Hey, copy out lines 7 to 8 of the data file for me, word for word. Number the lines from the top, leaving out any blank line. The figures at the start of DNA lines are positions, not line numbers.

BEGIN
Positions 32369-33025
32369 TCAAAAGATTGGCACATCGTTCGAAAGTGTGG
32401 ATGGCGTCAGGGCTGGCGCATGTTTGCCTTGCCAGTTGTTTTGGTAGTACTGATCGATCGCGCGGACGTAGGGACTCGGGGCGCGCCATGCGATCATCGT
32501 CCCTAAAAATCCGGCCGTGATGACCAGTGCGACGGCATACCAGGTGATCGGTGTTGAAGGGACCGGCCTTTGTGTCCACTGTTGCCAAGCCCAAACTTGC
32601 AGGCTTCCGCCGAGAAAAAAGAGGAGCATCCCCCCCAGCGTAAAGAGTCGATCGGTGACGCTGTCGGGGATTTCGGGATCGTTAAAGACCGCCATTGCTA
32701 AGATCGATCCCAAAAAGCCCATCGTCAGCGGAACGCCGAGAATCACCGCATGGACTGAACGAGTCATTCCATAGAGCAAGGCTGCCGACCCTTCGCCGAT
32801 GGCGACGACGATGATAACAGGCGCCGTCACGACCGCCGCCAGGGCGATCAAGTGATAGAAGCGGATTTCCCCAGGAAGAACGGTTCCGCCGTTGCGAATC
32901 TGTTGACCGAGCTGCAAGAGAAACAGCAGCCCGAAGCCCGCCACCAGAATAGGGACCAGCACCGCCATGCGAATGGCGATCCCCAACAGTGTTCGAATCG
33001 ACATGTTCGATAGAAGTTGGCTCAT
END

32801 GGCGACGACGATGATAACAGGCGCCGTCACGACCGCCGCCAGGGCGATCAAGTGATAGAAGCGGATTTCCCCAGGAAGAACGGTTCCGCCGTTGCGAATC
32901 TGTTGACCGAGCTGCAAGAGAAACAGCAGCCCGAAGCCCGCCACCAGAATAGGGACCAGCACCGCCATGCGAATGGCGATCCCCAACAGTGTTCGAATCG